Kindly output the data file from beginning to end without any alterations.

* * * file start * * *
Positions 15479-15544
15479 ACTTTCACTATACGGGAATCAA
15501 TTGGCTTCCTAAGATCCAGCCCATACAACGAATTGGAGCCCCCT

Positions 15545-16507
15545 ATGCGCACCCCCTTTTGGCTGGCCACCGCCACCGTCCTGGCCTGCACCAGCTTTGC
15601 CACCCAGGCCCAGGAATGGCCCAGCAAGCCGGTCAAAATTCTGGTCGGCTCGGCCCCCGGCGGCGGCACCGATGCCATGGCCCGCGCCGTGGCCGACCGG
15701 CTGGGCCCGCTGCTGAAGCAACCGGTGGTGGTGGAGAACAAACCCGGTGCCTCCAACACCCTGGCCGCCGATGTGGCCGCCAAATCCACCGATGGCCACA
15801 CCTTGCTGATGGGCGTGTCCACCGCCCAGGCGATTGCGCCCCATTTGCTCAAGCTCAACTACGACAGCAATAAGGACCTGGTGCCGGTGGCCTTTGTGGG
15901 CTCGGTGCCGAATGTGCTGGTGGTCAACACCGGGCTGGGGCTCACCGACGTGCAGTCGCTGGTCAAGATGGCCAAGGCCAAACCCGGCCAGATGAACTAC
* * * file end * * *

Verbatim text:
Positions 15479-15544
15479 ACTTTCACTATACGGGAATCAA
15501 TTGGCTTCCTAAGATCCAGCCCATACAACGAATTGGAGCCCCCT

Positions 15545-16507
15545 ATGCGCACCCCCTTTTGGCTGGCCACCGCCACCGTCCTGGCCTGCACCAGCTTTGC
15601 CACCCAGGCCCAGGAATGGCCCAGCAAGCCGGTCAAAATTCTGGTCGGCTCGGCCCCCGGCGGCGGCACCGATGCCATGGCCCGCGCCGTGGCCGACCGG
15701 CTGGGCCCGCTGCTGAAGCAACCGGTGGTGGTGGAGAACAAACCCGGTGCCTCCAACACCCTGGCCGCCGATGTGGCCGCCAAATCCACCGATGGCCACA
15801 CCTTGCTGATGGGCGTGTCCACCGCCCAGGCGATTGCGCCCCATTTGCTCAAGCTCAACTACGACAGCAATAAGGACCTGGTGCCGGTGGCCTTTGTGGG
15901 CTCGGTGCCGAATGTGCTGGTGGTCAACACCGGGCTGGGGCTCACCGACGTGCAGTCGCTGGTCAAGATGGCCAAGGCCAAACCCGGCCAGATGAACTAC